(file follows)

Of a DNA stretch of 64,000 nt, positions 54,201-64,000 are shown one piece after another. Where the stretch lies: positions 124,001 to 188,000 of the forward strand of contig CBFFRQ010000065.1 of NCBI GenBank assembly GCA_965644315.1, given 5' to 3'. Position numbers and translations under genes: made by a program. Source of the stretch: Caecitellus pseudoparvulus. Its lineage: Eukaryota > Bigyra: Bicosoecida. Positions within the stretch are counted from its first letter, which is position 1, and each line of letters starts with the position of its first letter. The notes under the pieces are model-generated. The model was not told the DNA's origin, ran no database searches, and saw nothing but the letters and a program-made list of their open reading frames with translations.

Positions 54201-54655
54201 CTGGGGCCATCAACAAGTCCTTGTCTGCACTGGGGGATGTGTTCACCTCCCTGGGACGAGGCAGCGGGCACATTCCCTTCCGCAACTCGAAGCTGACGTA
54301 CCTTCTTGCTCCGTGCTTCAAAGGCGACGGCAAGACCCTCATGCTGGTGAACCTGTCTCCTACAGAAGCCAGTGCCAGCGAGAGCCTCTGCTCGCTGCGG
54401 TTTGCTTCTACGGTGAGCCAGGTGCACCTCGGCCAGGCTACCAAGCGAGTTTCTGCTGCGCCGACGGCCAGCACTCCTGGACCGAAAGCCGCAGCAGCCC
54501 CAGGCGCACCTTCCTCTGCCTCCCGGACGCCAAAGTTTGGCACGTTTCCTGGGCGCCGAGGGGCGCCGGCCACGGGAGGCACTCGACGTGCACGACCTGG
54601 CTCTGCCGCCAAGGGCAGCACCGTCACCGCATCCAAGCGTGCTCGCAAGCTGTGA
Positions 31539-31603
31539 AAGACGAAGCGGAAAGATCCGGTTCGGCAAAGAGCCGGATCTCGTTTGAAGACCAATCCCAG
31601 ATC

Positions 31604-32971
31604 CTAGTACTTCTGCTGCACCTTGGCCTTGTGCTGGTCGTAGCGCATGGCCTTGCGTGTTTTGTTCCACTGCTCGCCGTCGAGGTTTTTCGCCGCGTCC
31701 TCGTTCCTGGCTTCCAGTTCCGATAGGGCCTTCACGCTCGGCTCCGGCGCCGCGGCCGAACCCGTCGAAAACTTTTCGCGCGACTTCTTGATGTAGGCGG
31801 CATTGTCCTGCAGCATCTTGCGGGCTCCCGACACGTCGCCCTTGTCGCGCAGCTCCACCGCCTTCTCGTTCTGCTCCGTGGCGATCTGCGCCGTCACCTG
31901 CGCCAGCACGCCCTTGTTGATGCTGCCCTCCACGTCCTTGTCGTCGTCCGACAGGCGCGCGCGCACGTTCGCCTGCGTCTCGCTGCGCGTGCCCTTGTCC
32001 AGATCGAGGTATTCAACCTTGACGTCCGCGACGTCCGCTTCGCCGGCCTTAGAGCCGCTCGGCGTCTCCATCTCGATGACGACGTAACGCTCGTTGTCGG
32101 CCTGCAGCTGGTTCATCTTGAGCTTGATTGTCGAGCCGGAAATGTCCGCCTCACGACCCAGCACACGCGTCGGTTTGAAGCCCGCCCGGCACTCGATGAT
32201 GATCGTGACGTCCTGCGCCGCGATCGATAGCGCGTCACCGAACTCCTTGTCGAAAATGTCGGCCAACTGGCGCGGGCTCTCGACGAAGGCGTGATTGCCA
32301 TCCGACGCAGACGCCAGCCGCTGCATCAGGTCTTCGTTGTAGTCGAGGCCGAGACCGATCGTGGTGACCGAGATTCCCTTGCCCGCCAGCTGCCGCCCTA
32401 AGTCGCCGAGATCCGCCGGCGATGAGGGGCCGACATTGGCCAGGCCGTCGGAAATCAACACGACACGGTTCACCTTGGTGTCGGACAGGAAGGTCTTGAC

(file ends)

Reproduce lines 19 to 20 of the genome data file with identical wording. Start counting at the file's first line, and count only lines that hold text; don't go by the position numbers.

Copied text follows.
32301 TCCGACGCAGACGCCAGCCGCTGCATCAGGTCTTCGTTGTAGTCGAGGCCGAGACCGATCGTGGTGACCGAGATTCCCTTGCCCGCCAGCTGCCGCCCTA
32401 AGTCGCCGAGATCCGCCGGCGATGAGGGGCCGACATTGGCCAGGCCGTCGGAAATCAACACGACACGGTTCACCTTGGTGTCGGACAGGAAGGTCTTGAC